The pork ribs are succulent after three to four hours of cooking, still clinging to the bone but tender and without too much char. Asked about his rub, Sammy Maualuga himself shrugs — just salt, pepper and garlic. Fair enough. The sauce on the table is Ray's, but everyone seems to prefer the sweet chili in the squeeze bottle. Taste the Kalua pulled pork before you touch the sauce — 14 hours on the rotisserie brings out the meat's deep flavors, like the pork roast pan drippings you sneak in the kitchen. (Oh, we see you.) The teriyaki chicken is also the real deal: juicy, nicely charred and well marinated.
Sides are similarly classic. The macaroni salad is the comforting mayo, onion, salt and pepper with paprika on top recipe that you remember from childhood picnics and that nobody will freaking make for you anymore. Ditto the soft, nearly mashed potato salad. Choose one of these and opt for the pineapple slaw for your second side; the chunks of fruit, Napa cabbage and cilantro are a refreshing balance to the meat.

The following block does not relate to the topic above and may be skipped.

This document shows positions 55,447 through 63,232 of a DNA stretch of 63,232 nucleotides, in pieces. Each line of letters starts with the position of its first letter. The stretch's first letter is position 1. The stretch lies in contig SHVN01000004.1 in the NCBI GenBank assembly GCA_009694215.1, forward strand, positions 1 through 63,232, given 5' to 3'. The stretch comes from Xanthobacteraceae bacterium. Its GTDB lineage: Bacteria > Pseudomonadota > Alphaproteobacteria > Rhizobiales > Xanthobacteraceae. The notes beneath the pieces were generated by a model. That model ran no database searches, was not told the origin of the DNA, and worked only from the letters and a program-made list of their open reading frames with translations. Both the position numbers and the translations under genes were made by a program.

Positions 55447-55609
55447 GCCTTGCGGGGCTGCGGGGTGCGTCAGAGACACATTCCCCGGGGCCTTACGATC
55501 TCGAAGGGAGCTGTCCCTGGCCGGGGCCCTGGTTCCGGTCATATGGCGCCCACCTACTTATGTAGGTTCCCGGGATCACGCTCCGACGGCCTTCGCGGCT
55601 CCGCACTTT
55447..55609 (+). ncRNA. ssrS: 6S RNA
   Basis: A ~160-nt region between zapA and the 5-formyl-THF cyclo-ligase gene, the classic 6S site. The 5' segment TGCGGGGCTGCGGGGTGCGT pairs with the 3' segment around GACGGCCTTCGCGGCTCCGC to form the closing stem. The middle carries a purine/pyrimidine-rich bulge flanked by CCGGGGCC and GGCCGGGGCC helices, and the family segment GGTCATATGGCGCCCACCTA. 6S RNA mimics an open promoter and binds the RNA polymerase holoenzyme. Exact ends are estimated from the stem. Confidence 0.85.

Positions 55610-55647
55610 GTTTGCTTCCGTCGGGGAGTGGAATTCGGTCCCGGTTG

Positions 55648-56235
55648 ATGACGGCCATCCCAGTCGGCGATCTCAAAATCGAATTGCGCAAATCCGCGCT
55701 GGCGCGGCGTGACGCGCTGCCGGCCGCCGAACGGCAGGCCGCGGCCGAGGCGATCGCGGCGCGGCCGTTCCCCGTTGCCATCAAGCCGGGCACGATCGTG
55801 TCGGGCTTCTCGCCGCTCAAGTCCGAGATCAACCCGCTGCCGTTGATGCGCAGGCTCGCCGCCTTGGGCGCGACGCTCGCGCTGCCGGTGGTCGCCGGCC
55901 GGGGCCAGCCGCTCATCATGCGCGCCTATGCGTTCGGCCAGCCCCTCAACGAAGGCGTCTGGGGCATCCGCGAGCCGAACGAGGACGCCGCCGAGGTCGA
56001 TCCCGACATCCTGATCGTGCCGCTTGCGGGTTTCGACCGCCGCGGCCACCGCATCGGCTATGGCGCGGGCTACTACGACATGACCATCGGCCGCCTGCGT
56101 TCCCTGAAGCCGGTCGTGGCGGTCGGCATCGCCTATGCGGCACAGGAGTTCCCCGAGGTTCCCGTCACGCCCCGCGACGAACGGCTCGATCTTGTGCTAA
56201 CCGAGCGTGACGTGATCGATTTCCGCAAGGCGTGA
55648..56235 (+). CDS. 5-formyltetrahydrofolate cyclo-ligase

Get a table out back on the "boatyard seating" deck if it's sunny and enjoy a view of weathered boats in the inlet. No wonder the Maualuga family (yes, that Maualuga family
) eats out there almost every week when the place closes for Sunday dinner.
Barbecue has gotten a little esoteric. At once secretive and boastful, the macho hype surrounding the grill can make you long for the simple sweetness of pork cooked low and slow without all the fuss. This is a good time to swing into King Salmon for hole-in-the-wall Polynesian barbecue at Sammy's BBQ & Catering (1125 King Salmon Ave.). Two meats and two sides will run you $12.